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Whatever it takes – RBA looks to expansionary monetary policy

Quantitative easing, or QE, looks likely to be implemented in Australia for the first time in response to the impact of the coronavirus pandemic.

In the wake of the COVID-19 pandemic, the Reserve Bank of Australia has announced it is re-starting quantitative easing measures to support Australia’s financial system.

A statement today from Governer Philip Lowe says the RBA is working closely with the Australian Government to ensure that Australia’s financial markets continue to operate effectively and that credit is available to households and businesses.

“The Reserve Bank stands ready to purchase Australian government bonds in the secondary market to support the smooth functioning of that market, which is a key pricing benchmark of the Australian Financial System.

It would be the first time in Australia’s history such measures have taken place.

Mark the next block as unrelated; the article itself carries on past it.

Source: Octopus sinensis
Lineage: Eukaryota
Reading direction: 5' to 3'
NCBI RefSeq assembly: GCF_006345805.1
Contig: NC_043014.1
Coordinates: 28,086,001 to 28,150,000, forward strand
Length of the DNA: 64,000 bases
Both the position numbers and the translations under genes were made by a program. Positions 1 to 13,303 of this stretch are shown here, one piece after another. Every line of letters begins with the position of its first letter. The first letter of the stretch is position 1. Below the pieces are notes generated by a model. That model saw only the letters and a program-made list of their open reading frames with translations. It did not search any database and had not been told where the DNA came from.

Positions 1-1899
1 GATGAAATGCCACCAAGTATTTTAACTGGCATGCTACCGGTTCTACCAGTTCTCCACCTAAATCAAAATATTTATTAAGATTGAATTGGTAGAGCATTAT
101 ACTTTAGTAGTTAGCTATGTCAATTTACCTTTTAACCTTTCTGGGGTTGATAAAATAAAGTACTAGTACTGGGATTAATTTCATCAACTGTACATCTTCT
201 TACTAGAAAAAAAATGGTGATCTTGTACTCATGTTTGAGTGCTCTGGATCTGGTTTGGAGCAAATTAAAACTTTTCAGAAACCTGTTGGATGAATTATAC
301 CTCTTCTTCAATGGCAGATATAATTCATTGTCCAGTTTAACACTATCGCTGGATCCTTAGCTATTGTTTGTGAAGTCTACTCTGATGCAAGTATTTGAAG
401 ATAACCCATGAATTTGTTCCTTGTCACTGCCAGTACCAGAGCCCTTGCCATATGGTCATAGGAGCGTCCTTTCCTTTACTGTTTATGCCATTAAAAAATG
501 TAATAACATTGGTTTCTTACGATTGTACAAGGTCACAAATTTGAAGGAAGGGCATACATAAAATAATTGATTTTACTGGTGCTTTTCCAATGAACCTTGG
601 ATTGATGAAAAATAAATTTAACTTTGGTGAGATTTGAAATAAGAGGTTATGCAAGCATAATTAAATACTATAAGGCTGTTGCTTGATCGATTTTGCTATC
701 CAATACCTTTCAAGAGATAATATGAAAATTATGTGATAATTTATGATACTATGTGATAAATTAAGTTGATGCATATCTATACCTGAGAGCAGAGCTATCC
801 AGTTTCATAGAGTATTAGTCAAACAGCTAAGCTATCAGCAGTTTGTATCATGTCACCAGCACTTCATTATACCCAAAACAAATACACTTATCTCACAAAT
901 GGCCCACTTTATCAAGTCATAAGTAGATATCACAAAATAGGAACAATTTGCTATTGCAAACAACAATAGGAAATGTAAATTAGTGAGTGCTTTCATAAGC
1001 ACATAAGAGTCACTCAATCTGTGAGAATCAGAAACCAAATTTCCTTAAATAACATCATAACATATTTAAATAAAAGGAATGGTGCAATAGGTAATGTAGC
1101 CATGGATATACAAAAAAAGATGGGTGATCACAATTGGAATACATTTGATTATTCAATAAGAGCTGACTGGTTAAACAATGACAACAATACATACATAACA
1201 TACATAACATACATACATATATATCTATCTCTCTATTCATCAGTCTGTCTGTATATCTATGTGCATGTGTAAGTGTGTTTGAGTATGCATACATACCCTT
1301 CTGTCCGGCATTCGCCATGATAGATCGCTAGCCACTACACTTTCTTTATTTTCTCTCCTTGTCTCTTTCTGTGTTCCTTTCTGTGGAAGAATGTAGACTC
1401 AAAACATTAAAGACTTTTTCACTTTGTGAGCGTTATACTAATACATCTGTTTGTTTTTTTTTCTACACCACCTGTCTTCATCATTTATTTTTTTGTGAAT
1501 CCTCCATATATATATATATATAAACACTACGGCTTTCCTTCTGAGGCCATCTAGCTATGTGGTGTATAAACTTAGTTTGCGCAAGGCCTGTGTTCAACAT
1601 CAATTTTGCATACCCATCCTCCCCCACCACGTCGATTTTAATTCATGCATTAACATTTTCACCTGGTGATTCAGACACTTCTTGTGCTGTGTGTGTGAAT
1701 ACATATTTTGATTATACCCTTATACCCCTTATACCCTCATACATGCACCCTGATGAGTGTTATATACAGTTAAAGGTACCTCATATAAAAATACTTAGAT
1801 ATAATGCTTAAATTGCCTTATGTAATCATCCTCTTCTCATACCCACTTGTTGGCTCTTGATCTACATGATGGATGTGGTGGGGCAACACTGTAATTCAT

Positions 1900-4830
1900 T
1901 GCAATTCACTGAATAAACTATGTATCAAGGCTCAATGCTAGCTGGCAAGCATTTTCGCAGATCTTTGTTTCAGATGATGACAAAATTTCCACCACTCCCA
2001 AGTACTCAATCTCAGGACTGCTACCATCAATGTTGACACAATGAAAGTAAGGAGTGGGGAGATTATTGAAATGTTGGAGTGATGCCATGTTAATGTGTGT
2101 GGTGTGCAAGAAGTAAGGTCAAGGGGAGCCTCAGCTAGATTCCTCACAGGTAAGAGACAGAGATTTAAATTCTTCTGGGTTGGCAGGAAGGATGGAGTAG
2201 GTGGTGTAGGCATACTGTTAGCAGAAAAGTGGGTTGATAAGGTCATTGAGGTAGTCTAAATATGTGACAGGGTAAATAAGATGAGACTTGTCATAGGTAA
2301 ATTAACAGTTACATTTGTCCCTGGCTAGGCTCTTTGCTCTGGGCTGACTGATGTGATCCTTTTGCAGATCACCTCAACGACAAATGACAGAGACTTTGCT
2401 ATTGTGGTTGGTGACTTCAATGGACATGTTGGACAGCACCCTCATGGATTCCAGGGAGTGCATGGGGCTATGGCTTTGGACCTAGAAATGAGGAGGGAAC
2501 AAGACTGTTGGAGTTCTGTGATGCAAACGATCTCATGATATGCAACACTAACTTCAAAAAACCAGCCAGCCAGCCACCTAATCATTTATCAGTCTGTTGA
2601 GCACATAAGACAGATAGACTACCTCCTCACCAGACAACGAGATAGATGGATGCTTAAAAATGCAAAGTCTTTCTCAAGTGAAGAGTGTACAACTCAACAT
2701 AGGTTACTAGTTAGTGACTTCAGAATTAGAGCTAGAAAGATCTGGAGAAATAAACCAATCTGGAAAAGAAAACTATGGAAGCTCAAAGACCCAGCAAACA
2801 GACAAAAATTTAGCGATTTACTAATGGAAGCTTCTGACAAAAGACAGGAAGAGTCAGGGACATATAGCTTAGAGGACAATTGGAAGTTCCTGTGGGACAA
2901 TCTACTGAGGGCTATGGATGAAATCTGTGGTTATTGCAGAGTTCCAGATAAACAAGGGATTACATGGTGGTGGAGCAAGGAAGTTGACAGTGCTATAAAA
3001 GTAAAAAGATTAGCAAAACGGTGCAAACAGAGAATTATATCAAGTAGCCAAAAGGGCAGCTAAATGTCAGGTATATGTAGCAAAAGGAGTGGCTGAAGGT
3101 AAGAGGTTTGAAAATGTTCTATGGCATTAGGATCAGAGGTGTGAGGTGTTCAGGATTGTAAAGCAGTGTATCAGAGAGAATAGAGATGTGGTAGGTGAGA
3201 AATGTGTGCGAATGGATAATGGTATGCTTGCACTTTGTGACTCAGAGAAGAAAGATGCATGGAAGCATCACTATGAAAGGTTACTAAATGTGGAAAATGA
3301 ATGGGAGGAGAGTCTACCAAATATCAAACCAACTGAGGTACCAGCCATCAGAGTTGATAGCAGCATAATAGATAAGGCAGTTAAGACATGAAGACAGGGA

The central bank statement also said it would also engage in “repo operations” where it will on-sell those bonds to investors before buying them back for a slightly inflated price.

Will the RBA cut rates again?

The release says the RBA will announce further policy measures to support the Australian economy on Thursday.

The Statement also says that Australia’s financial system is ‘resilient’ and ‘well placed’ to deal with the effects of the coronavirus.

But, there is already speculation that this will involve another 25bp rate cut taking the official cash rate from 0.5 per cent to 0.25 per cent.


The US has cut interest rates to almost zero and launched a $700bn stimulus program in a bid to protect the economy from their effects of coronavirus.

This is after the central bank had already cut interest rates by half a percentage point after an emergency meeting on the 3 March.

New Zealand

Reserve Bank of New Zealand governor Adrian Orr says coronavirus developments over the past few days prompted the Reserve Bank to cut the official cash rate to 0.25 per cent in an unscheduled announcement.

The central bank has said that is where the rate will stay for the next 12 months as it saw “very weak economic activity” ahead.

Rest of the World

The Bank of Canada, the Bank of England, the Bank of Japan, the European Central Bank, the Federal Reserve, and the Swiss National Bank are today announcing a coordinated action to enhance the provision of liquidity via the standing U.S. dollar liquidity swap line arrangements.

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